There are plenty of reasons for working in brass and they all have to do with certain things that plastic is just not capable of. The first is of course greater strength. At the same size piece, brass will sag less for a given weight. It is also more ridged over a given distance. Second is bending. Bending brass to a given shape is much easier than plastic and it can be done cold. Plastic has to be heated to bend and getting it to hold a given shape can be difficult. Although soldering joints in brass may require a little more skill than gluing plastic, it gives an almost instant solid joint when done right. You can also reheat the joint to reposition it if necessary. Brass machines very nicely in a mill or lath. Plastic can be machined but it is very difficult to do and the results are not always as crisp at brass. Last, polished brass is gorgeous! Nothing looks more like metal than metal.
Beware of plastic containers! Thought I would add a warning to this discussion. I have used DOT3 brake fluid for years to strip Tamiya paints. SuperClean(purple power) won't touch the stuff and alcohol just cleans the surface. I had a body in the brake fluid for about three days and it was doing it's job. The other night I went to my shop to lock up and found brake fluid covering a portion of the bench. To my surprise I had a cracked plastic container. This wasn't the cheap Walmart stuff but a good XOXO brand container. Apparently the brake fluid reacted with the plastic and the bottom cracked. Not sure what was going on. Interestingly, I had been storing my SuperClean in it for about a year with no adverse effects. I was also lucky in that the brake fluid didn't get on anything important. It just missed my Tamiya RC Tiger I. Had I gone out later that would have been ruined and that would have been expensive! Since then I went to the outlet mall and grabbed some cheap Pyrex for future use.
A thought just occurred to me about rattle can vs. airbrushes. One of the biggest knocks on airbrushes(and some claim it as a reason for not using them) is the time it takes to clean them after you are done. I can strip and clean any of my brushes in less that two minutes. That is far less than the time it takes me to heat a rattle can and then reheat it if it is a long paint session. For the record I do use rattle cans for quick paint jobs, but I keep the cans I use frequently in a food dehydrator so they are warm when I am ready to use them. Been doing this for 15 years and never had a can fail or bulge or react adversely in any fashion. The food dehydrator runs at about 110 F. There is no open ignition source in the dehydrator so a burst can would be unlikely to light off. The food dehydrator would also likely to contain most of the paint in the case of a failure. Shaken, not stirred. One of the things that I learned a long time ago is it to store my rattle cans upside down. There are a couple of reasons for this, especially for long term storage. The primary reason is the shape of the can. The reverse dome on the bottom allows the pigments to settle into the small groove around the bottom edge and it is hard for the glass balls inside to get down in that area to agitate the paint into solution. The balls are also somewhat hindered by the dip tube(the straw leading to the nozzle) which could cause uneven mixing. With the pigments in the upper dome, they settle in the middle and there is no hindrance in the balls getting to that area to mix them up. Also, when you store the can right side up, the dip tube in very near the bottom and the pigments will settle around the dip tube and in long term cases in the tube. This easily causes a clog. By inverting the can the dip tube remains clear of the "sludge" in the bottom and is more likely to function properly.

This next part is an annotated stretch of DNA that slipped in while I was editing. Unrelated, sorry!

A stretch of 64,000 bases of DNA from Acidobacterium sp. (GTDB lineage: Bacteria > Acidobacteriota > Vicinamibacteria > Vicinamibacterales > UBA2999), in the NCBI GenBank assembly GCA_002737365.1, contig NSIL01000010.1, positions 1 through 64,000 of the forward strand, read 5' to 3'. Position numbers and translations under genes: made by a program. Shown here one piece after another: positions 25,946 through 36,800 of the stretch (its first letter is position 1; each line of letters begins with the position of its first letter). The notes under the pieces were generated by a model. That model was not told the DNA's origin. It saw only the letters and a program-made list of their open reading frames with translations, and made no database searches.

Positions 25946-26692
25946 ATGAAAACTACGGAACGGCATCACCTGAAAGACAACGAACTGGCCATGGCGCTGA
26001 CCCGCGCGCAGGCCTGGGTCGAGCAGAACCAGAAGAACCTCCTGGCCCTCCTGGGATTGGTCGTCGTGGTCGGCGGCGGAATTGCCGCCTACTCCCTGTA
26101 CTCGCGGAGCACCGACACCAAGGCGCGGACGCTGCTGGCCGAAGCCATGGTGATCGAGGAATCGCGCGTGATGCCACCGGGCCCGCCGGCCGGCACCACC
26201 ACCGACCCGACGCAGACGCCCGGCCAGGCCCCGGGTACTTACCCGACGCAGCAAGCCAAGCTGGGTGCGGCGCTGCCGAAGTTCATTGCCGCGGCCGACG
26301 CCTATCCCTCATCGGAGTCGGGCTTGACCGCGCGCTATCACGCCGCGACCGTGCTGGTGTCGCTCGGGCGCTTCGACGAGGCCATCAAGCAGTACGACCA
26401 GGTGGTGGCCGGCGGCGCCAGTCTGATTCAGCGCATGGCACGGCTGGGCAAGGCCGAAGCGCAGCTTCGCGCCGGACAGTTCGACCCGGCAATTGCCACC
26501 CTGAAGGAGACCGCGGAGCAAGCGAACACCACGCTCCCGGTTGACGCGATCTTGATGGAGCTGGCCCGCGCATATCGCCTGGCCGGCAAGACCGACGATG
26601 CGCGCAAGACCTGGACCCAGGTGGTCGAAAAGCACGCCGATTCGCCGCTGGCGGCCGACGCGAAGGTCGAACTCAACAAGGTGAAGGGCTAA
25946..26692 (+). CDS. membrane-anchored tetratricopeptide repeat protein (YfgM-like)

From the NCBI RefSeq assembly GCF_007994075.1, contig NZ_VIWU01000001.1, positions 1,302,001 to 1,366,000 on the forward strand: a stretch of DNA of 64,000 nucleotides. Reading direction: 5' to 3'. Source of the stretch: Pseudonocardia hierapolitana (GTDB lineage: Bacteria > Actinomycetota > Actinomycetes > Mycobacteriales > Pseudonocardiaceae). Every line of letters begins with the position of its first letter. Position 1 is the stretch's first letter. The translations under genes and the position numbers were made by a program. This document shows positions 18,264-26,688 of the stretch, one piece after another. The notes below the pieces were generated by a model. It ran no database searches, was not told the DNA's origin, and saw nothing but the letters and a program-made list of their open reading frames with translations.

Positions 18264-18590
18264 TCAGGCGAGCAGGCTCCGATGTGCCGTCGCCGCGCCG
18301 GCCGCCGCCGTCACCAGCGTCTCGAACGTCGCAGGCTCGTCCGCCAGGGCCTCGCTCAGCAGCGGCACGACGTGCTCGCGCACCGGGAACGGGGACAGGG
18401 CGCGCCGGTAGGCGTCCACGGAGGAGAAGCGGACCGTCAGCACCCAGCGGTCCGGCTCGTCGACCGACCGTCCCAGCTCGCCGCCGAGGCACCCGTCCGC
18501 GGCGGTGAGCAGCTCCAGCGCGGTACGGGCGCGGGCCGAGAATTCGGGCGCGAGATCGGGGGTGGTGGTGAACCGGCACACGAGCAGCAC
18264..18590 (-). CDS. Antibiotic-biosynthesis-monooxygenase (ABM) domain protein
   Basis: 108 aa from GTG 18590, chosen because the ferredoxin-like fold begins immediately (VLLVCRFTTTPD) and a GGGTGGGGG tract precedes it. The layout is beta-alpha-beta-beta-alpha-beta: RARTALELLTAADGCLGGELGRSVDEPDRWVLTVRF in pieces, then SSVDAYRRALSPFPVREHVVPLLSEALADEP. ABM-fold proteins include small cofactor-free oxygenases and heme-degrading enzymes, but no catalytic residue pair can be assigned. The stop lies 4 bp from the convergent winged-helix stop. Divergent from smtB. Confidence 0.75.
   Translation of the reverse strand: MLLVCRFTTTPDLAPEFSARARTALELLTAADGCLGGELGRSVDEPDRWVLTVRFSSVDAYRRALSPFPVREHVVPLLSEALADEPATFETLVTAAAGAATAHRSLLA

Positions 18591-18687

Ok, here comes the curmudgeon in me. I do not like "do everything" touch screens in cars. I think they are far more distracting and not user friendly when it comes to driving a car. As a point of reference, my daily driver is a 92 MR2 Turbo. The original owner(a good friend) went all out and ordered the CD/cassette stereo system. The problem with touch screens is that they require you to look and start answering questions because they control too much. Sound system, ventilation system, Navigation, dash controls etc. First question you have to answer is which system do I want to adjust. Ok, select the right screen. Now what do I want to do. Change the temperature. Yup, ok fine you have to look at the system twice. Were is the temp. Over here, yup, ok where is the part of the screen that I need to touch to make it do what I want. Ok, look at the screen to make sure you are touching the section of the screen that does that. Oop! I touched the wrong part of the screen and am now in the navigation screen. Start over. Bad system! In an older car with manual controls, most of the knobs had different shapes and moves and were clustered together by function. After a little familiarization, you could do just about anything by touch without ever looking at the control panel. MR2, change the temp? Sure, bottom of the panel, left/right slider. Reach down and by touch slide the only knob in that area that goes left and right. Move it left for cooler, right for warmer. Eyes never leave the road. I will add to this that this is the old pilots method. As part of our annual check ride we had a blindfold cockpit check. You had to be able to touch any knob, lever or instrument in the cockpit without looking on the request of the check pilot. The glass cockpits are essentially the same with buttons to control the functions. No touch screens there that I am aware of. Leave the touchscreen tablets to the passengers and give the driver simple knobs that do things. Robert just saw your signature line that though I would add this to the half a glass discussion. A wise old lady was once asked the question by a young philosophy student and after thinking for a moment answered, " Well, I suppose that depend on if you are pouring or drinking." If you think about it there is much more to that answer than there appears. If the glass is the life of others, be the one who is pouring.